Mind Set Art Center is delighted to present the exhibition “Every Island from Sea to Sea: Recent Philippine Art” curated by Dr. Patrick D. Flores from 15 October to 26 November 2016. Artists participating in this exhibition are Alfredo and Isabel Aquilizan, Jess Ayco, Buen Calubayan, Marina Cruz, Patricia Perez Eustaquio, Marc Gaba, Nona Garcia, Kidlat de Guia, Cocoy Lumbao, Dominic Mangila, Lui Medina, and Paulo Vinluan.
The exhibition is led by the work of Jess Ayco, a modern artist culturally rooted in Bacolod in the island of Negros in the Visayas, the central islands of the Philippines. His temperament was polyphonic, and there was a lot of whimsy in his at once esoteric and visceral pictorial universe. In conversation with Ayco’s work are 10 artists and a dual of the contemporary, presenting works in the forms of painting, drawing, photography, video, sculpture and mixed media. The exhibition unfolds human kind’s travel, activities, and contemplation amongst the islands spreading in the vast sea, probing into how art transforms the unseen consciousness into tangible object, and to re-encounter time and place, thing and meaning.
From Earth Dig Tender Rocks by Patricia Perez Eustaquio exemplifies this process. Eustaquio photographed a mound of textured paint, printed it on velvet, which would be suspended like a drapery. The strains of paint, print, and fabric mix uncannily to complicate the procedures of representing, seeing, and displaying, while blurring the stature of painting, sculpture, photography, and textile. In the work of Alfredo and Isabel Aquilizan, the so-called commercial painting was cut up so that it could mutate into the ambiguity of its fragments. Thus, what is known, or captured, as landscape is reorganized by the artists as semblances of painting.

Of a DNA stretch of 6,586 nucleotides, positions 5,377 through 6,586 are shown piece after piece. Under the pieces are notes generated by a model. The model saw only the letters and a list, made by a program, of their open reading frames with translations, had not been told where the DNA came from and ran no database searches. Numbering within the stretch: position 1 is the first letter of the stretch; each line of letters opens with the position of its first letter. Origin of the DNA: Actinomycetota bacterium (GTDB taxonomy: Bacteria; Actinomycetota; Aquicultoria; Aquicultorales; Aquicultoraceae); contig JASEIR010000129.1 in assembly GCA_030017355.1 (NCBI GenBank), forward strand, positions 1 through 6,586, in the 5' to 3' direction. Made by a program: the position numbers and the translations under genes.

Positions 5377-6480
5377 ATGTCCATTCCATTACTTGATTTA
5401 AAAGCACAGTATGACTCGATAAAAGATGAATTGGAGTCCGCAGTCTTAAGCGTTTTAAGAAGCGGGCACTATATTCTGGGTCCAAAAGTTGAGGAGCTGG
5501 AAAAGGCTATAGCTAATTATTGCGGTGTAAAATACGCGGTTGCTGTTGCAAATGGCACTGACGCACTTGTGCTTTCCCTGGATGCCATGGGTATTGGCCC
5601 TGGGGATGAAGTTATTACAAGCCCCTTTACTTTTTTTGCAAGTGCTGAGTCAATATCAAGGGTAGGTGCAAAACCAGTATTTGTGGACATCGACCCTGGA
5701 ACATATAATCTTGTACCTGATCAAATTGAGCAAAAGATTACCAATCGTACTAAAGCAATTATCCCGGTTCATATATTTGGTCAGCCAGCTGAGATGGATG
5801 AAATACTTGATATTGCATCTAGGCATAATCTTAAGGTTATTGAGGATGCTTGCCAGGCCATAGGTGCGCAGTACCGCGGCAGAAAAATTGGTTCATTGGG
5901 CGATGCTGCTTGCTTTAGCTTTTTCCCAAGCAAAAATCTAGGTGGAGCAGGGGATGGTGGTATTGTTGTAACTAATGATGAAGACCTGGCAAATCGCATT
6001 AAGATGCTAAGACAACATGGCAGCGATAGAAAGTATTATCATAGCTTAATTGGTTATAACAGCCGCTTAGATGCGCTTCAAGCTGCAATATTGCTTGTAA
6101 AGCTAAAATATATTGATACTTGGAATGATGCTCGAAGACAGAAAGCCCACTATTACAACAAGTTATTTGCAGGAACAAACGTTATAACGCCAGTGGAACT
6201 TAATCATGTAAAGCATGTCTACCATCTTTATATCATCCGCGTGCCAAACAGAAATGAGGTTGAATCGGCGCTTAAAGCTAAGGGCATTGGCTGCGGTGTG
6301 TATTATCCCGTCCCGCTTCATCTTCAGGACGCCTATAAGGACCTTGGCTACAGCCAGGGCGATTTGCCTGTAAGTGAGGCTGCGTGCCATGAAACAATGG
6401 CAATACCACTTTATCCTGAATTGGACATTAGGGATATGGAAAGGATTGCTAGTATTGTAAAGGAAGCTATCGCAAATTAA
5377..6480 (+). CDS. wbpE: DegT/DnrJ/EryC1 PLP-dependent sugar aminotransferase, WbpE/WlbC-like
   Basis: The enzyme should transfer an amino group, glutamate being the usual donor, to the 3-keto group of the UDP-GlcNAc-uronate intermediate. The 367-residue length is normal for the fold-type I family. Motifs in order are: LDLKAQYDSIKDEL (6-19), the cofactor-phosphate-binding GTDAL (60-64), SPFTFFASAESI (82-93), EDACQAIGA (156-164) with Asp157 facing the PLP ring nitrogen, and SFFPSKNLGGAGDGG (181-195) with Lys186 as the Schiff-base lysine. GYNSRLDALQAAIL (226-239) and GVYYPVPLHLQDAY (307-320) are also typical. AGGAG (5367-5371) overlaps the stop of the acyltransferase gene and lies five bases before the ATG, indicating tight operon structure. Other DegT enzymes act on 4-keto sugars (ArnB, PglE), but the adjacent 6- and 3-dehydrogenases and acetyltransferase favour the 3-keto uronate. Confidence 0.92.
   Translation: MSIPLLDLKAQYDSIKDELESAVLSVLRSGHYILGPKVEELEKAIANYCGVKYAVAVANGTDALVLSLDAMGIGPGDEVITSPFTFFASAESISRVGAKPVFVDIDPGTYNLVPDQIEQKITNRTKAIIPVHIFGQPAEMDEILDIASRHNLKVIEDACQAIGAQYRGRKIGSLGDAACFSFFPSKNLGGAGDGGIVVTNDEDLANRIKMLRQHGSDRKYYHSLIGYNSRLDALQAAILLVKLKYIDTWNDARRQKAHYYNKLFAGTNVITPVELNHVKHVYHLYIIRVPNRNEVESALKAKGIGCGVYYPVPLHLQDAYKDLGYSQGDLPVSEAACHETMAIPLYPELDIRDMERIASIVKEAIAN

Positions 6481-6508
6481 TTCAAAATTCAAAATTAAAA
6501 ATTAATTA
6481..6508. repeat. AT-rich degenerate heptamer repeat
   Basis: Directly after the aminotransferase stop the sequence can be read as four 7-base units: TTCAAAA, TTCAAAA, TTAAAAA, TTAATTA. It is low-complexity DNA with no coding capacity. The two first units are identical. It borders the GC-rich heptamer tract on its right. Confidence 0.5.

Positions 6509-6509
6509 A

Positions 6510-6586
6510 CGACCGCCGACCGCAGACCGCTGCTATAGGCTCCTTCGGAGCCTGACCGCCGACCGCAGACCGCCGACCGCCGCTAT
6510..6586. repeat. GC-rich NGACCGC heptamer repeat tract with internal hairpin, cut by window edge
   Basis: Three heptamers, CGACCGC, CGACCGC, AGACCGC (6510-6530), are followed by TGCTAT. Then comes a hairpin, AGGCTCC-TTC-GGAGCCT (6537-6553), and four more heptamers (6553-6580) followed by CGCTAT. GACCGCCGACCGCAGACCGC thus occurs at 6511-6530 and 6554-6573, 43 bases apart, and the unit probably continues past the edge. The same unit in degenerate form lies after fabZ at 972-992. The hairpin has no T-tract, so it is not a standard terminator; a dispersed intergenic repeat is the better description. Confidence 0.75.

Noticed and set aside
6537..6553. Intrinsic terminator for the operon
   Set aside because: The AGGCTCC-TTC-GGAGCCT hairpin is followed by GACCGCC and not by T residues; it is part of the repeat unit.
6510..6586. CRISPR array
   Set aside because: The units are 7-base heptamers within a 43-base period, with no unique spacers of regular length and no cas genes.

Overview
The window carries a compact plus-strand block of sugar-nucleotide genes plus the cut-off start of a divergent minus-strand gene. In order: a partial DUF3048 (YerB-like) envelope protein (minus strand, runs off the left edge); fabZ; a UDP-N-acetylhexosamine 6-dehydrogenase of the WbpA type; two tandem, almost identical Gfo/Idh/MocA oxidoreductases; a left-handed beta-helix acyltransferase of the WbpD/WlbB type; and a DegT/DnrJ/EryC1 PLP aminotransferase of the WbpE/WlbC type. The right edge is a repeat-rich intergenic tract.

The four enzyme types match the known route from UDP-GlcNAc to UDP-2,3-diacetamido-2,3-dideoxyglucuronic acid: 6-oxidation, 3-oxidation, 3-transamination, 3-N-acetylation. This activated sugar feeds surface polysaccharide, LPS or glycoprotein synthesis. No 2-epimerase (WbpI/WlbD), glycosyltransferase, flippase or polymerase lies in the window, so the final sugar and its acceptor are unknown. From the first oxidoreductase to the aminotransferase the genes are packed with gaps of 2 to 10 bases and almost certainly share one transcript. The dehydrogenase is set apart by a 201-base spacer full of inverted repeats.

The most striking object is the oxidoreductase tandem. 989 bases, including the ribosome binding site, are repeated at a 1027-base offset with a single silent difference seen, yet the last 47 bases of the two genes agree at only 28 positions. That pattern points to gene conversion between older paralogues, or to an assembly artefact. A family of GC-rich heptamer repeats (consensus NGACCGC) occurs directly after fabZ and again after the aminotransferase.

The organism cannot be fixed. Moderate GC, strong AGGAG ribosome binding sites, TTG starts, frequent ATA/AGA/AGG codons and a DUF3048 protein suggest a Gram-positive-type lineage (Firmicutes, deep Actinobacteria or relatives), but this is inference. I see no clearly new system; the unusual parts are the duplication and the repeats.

On the other hand, Nona Garcia pursues her abiding interest in the details of everyday life, which when made to pass through the sieve of intense realism, assume an otherworldly aura. The same realism describes an artifact that betrays its own devices. Cocoy Lumbao’s video work, Raft, gazes intently at “the image of a sea, as a subdued image, replacing the contents of an empty billboard as it blends with the sky.” This impulse sustains his attitude towards video practice, which to explore new ways of understanding phenomena, seeking to transmit not essentially the world he sees but the thought process that goes in observation.
As indicated by Dr. Flores, this exhibition is “about the air and clearing as a condition of expressive form.” Staging in the context of the ramifications of Jess Ayco’s allusion to a more unearthly reckoning of the material condition, “Every Island from Sea to Sea” seeks to intuit a necessary ground for the sensible to materialize, no matter how barely and elusively.